You can download from the course’s webpage several java classes that allow your program to display the map on the screen. You are encouraged to study the given code to you learn how it works. Below is a description of some of these classes.
This class represents the map of the city including the starting cell and the destination cell. The methods that you might use from this class are the following:
public Map (String inputFile) throws InvalidMapException, FileNotFoundException, IOException.
This method reads the input file and displays the map on the screen. An InvalidMapException
is thrown if the inputFile has the wrong format.
public MapCell getStart(). Returns a MapCell object representing the starting cell where the Middlesex College Building is located.
This class represents the cells of the map. Objects of this class are created inside the class Map when its constructor reads the map file. The methods that you might use form this class are the following:
public MapCell getNeighbour (int i) throws InvalidNeighbourIndexException. As explained above, each cell of the map has up to four neighbouring cells, indexed from 0 to 3. This method returns either a MapCell object representing the i-th neighbor of the current cell or null if such a
neighbor does not exist. Remember that if a cell has fewer than 4 neighbouring cells, these neighbouring cells do not necessarily need to appear at consecutive index values. So, it might be for example, that this.getNeighbour(2) is null, but this.getNeighbour(i) for all other values of i are not null.
An InvalidNeighbourIndexException is thrown if the value of the parameter i is negative or larger than 3.
public boolean methods: isBlock(), isIntersection(), isNorthRoad(), isEastRoad(), isSouthRoad(), isWestRoad(), isStart(), isDestination(), return true if this MapCell object represents a cell corresponding to a block of houses or a park (where a car cannot drive), an road intersection, a north road, an east road, a south road, a west road, the staring cell where the Middlesex College Building is located, or the destination cell C where your house is, respectively.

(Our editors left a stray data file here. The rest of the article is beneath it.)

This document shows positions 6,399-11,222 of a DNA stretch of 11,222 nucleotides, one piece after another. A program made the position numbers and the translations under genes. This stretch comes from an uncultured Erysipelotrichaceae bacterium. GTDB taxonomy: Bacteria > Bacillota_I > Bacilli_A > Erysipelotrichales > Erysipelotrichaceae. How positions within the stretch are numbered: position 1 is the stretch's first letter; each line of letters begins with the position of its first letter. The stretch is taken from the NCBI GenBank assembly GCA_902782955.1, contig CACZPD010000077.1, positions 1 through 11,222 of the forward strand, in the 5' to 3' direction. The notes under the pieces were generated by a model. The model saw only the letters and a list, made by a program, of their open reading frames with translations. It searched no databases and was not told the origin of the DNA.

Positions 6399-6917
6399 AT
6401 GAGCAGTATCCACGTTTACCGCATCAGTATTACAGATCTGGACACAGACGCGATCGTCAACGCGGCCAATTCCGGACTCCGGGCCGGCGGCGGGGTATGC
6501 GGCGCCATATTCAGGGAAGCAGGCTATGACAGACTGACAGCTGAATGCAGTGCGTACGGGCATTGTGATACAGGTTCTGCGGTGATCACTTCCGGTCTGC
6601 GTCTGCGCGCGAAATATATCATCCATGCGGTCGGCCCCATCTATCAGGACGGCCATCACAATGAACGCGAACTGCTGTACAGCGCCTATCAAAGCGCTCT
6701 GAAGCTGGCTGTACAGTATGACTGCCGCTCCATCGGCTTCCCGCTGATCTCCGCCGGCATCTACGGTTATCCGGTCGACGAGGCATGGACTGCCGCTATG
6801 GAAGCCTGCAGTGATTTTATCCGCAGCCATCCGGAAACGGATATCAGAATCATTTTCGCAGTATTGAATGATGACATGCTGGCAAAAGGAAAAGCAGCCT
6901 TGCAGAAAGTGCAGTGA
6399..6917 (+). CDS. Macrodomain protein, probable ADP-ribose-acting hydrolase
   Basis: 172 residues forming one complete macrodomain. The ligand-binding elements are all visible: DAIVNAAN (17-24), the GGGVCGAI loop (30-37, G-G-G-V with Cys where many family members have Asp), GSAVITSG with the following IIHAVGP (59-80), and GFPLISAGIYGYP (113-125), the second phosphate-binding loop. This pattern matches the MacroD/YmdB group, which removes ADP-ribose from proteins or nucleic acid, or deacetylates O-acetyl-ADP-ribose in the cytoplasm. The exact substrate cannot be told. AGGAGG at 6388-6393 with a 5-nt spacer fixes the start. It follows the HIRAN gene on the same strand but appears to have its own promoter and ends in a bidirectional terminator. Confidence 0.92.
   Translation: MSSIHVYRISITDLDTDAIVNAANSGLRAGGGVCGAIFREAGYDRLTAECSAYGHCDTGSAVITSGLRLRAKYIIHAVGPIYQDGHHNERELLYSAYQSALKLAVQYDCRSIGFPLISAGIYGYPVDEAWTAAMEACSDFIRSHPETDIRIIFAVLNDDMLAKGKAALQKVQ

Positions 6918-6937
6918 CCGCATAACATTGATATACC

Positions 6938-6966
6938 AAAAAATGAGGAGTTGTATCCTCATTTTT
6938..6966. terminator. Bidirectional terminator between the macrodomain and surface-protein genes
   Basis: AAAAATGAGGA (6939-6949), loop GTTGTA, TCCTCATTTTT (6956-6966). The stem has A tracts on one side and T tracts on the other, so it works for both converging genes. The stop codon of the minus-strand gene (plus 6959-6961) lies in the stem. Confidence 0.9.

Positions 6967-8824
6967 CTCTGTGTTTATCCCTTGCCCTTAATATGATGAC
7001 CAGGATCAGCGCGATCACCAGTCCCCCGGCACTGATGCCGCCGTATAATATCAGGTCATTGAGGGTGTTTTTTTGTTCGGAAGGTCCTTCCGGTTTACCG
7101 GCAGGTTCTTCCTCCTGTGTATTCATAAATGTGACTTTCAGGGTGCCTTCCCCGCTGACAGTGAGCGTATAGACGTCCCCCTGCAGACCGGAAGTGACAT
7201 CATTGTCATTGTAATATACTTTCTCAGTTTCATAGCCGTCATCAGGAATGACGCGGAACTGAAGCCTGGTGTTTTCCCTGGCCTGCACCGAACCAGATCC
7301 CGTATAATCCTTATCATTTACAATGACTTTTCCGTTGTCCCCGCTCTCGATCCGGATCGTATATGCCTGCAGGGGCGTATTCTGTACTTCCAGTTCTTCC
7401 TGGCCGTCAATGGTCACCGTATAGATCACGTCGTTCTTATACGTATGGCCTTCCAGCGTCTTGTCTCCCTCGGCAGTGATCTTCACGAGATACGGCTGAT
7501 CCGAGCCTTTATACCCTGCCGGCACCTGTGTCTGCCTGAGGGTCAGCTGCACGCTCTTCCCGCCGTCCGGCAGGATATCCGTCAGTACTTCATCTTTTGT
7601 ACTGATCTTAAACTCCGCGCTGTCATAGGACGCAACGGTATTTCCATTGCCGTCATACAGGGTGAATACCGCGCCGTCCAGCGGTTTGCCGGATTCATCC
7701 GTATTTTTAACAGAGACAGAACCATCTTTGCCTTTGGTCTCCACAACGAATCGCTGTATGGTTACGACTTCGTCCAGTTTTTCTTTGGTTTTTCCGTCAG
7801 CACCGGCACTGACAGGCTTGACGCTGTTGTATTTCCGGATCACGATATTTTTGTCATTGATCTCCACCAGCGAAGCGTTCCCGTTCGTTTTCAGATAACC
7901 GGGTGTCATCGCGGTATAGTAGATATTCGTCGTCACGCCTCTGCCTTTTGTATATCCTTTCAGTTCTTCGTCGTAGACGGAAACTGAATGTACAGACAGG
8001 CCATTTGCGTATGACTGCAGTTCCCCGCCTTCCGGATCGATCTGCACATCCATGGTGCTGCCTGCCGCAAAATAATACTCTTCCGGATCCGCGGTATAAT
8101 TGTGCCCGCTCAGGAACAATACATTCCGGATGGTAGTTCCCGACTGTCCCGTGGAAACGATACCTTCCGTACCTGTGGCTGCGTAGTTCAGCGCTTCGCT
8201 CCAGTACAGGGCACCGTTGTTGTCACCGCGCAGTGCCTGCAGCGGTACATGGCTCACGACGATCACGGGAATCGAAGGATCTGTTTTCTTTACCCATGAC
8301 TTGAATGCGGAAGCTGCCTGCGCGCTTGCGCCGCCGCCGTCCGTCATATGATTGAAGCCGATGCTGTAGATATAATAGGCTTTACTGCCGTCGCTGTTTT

public boolean isMarked() returns true if this MapCell object represents a cell that has been marked as inStack or outOfStack.
public void markInStack() marks this MapCell object as inStack.
public void markOutStack() marks this MapCell object as outOfStack.
5.3 Other Classes Provided
ArrayStackADT.java, CellColors.java, CellComponent.java, InvalidNeighbourIndexException.java, CellLayout.java, InvalidMapException.java, IllegalArgumentException.java.
Image Files and Sample Input Files Provided
You are given several image files that are used by the provided java code to display the different kinds of map cells on the screen. You are also given several input map files that you can use to test your program. In Eclipse put all these files inside your project file in the same folder where the src folder is. Do not put them inside the src folder as Eclipse will not find them there. If your program does not display the map correctly on your monitor, you might need to move these files to another folder, depending on how your installation of Eclipse has been configured.
Submit all your .java files to OWL. Do not put the code inline in the textbox. Do not submit your .class files. If you do this and do not submit your .java files your program cannot be marked. Do not submit a compressed file with your java classes (.zip, .rar, .gzip, …). Do not put a “package” command at the top of your java classes.
9. Non-functional Specifications
Assignments are to be done individually and must be your own work. Software will be used to detect cheating.
- Include comments in your code in javadoc format. Add javadoc comments at the beginning of your classes indicating who the author of the code is and a giving a brief description of the class. Add javadoc comments to the methods and instance variables. Read information about javadoc in the second lab for this course.
- Add comments to explain the meaning of potentially confusing and/or major parts of your code.
- Use Java coding conventions and good programming techniques. Read the notes about comments, coding conventions and good programming techniques in the first assignment.
10. What You Will Be Marked On
- Functional specifications:
- Does the program behave according to specifications? Does it run with the test input files provided? Are your classes created properly? Are you using appropriate data structures? Is the output according to specifications?
- Non-functional specifications: as described above